Jared summoned forth a mouthful of mucus and hacked it into the hole.  Unfazed, the yellow jackets buzzed in acknowledgment but otherwise ignored the assault.  “These guys are in for hell,” Jared said of the bees, offended at the ineffectuality of his first strike.  He anchored his feet and bent over the rock, which he heaved to his chest and, leaning backwards, rested on his belly; then he staggered a few steps, stopped, and—his face registering another thought—dropped the rock to the ground.

“Spit on it!” he ordered.

Brett and I, obedient friends that we were, doctored the rock in spit.

Then Jared undertook to finish the job he’d begun:  he bent down, lifted the rock, waddled to the hole, straddled the hole, and dropped the rock.  The ground thumped.  A small swirl of dust spiraled into miniature tornadoes that eventually outgrew themselves and became one with the general order of things.

“That’ll do it,” Jared said, clapping his hands together to dry the spit.  The colony, its passage blocked, was trapped both inside and out.  Those un-entombed bees, rather than attack, simply disappeared.

We rejoiced in our victory.  Jared pantomimed conquest, pretending to hold an immense, invisible world Atlas-like over his shoulders.  Brett danced.  I was so busy watching Jared and Brett that I can’t remember what I did.

We didn’t know that yellow jackets engineered nests, tunneled hidden passages and backup exits; nor did we appreciate what the tiny zealots were capable of.

It started with trifling harassment: a slight, circling buzz—reconnaissance probably.  Then I felt the first sting; looking down, I saw a yellow jacket, curled like a question-mark, bearing into my leg.  I spanked it dead.  It looked angry—something in the way it moved.

I heard Brett scream.  Then Jared.  Then saw the ubiquitous cloud of yellow jackets rising in the air, moving as one unit, enveloping us with fatalistic purpose.  My ears filled with the steady drone of thrumming wings.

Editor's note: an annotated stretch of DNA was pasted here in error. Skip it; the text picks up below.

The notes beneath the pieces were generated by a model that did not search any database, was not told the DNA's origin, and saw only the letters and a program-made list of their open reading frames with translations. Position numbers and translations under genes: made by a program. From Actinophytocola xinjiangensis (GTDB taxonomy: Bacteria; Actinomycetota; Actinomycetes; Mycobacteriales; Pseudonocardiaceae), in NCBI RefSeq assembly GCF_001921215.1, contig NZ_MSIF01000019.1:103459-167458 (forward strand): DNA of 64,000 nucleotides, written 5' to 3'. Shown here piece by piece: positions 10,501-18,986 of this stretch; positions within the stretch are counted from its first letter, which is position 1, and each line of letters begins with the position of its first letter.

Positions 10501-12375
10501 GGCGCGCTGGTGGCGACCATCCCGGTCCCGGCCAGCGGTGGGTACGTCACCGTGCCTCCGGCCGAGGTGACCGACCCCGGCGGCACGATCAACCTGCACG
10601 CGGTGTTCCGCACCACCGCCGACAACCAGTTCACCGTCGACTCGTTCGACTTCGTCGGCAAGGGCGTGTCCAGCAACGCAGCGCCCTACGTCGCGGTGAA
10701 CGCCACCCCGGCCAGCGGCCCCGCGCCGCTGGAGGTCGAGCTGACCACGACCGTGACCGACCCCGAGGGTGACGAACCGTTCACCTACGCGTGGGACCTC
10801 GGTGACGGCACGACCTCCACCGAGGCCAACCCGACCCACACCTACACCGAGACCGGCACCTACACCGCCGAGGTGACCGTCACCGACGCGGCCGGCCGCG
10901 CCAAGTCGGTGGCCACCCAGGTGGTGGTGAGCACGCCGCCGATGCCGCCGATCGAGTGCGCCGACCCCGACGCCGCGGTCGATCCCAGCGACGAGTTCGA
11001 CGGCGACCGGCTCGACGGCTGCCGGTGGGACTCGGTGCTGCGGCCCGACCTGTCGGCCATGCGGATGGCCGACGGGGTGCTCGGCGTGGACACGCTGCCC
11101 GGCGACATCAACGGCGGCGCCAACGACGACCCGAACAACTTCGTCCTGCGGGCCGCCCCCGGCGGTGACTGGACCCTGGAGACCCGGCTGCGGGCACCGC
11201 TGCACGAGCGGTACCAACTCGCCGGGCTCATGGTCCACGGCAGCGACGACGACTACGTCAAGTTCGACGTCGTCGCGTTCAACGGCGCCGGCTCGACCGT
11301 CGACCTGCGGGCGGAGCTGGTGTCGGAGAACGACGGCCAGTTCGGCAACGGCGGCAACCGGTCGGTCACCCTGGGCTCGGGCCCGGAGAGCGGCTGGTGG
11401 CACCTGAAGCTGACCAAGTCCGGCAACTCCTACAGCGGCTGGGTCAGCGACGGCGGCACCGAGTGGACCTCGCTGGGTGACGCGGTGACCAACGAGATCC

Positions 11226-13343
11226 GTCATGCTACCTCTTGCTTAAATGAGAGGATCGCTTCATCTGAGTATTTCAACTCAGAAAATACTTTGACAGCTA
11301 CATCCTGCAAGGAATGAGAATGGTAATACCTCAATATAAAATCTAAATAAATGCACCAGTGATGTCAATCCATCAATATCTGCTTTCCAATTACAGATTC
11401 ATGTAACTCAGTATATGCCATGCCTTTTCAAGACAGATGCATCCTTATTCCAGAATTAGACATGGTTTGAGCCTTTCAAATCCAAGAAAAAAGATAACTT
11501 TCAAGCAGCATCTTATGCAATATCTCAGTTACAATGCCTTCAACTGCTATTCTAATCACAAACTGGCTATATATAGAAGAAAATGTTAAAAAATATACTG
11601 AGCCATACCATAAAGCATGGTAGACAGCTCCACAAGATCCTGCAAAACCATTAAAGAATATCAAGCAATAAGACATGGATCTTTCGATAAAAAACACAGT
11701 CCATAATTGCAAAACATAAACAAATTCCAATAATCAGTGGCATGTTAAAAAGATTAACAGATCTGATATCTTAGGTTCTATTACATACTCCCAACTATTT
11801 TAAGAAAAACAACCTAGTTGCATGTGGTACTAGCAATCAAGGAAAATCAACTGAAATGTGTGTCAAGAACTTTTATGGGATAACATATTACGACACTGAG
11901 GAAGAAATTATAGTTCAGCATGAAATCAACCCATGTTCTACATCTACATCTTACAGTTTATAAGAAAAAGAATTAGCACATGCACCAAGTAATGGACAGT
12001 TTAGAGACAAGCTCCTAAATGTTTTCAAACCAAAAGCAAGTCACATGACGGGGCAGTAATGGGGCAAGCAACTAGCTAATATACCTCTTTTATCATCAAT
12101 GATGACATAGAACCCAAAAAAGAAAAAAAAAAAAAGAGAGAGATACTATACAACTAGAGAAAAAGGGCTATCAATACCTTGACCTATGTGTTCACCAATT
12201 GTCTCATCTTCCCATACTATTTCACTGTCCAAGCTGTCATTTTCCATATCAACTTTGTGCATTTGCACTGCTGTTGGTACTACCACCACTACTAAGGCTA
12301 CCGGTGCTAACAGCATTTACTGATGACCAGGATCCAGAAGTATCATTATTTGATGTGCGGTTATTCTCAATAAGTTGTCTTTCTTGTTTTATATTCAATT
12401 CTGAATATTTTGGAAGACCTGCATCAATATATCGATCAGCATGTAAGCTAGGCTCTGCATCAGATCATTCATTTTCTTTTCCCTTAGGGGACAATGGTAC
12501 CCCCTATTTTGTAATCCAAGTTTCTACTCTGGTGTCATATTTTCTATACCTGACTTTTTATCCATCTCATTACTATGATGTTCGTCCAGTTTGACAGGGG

Then, as happens in moments like this, moments of panic, moments when one feels he’s lost control, feels some other faculty taking over, I submitted to a greater power, which stiffened the muscles of my neck and arms, sent contractions through my calves and thighs, like spasms moving me forward, making me to run, the house, my house, once far away, a small square, growing larger and larger until at last it became a complete, reachable form, the door, my safety, announcing its presence, telling me to hurry, hurry.  Ahead was a fence.  I’d have to jump it.  I measured my strides for the leap, which, miraculously, I achieved with the slight assistance of my palms upon the fence-top.  I found the doorknob, dove into the kitchen, flung off my clothes.  The drone wouldn’t go away.

But where was Brett?  Not here.  Where was he?  Just then came a voice—“Allen!  What in God’s name?!”—and then mom was beside me, horrified, her eyes growing three-times their normal size; and then she was gone again; somehow I was back at the door, looking outside, at the yard, at mom battling the fleet of yellow jackets, at Brett stuck on the fence top, screaming, his face flushed red—red!—his arms leaking blood.  Was that blood?  Or a sore?  I couldn’t tell.

Mom deposited Brett in the kitchen, stripped him naked, called the doctor.  Tweezers.  I remember tweezers.  Yellow jackets were in his ears and mouth.  They were everywhere.  Outside, they continued ramming their bodies into the window.  I looked out.  One hovered there.  It looked at me.  I looked at it.  Insect and Man.  Sizing each other up.

In light of these memories, I can’t help but sense that, no, on account of their characteristics and functions, bees are not the affirmative, happy creatures of some Wordsworthian lyric; that they are too much like us for armistice or reconciliation; that, in fact, we will never see the last of them, as they will never see the last of us.  They will live on, as will we.

Let the boys at them, and they at the boys.  That’s how it ought to be.  So alike are the two that it’s hard to tell who has the advantage of intelligence.  I learned, those many years ago, before the profundity of it all struck me,that wounds can teach the tragic lessons of ignored similarities.  There’s something to be said for that.

If nothing else, I have come to admire bees for their tenacity and courage in the face of insurmountable power.  Theirs is a world of flux,disorder, and death.  Their body is a weapon, one that, once used, terminates everything.

Boys war with bees.  Bees war with boys.  Just another kind of outdoor game, one on a side, except no one can say “Elves.”  Not in this game.

In this game, there is only one ending.  Even in victory, the bees lose.  It takes a man to understand; it might just take bees, or something like them, to make a man.

On Ugliness

In Arts & Letters, Creative Writing on July 21, 2010 at 9:49 am

My essay, “On Ugliness,” appears in issue 19 of The Legendary.  View the essay here.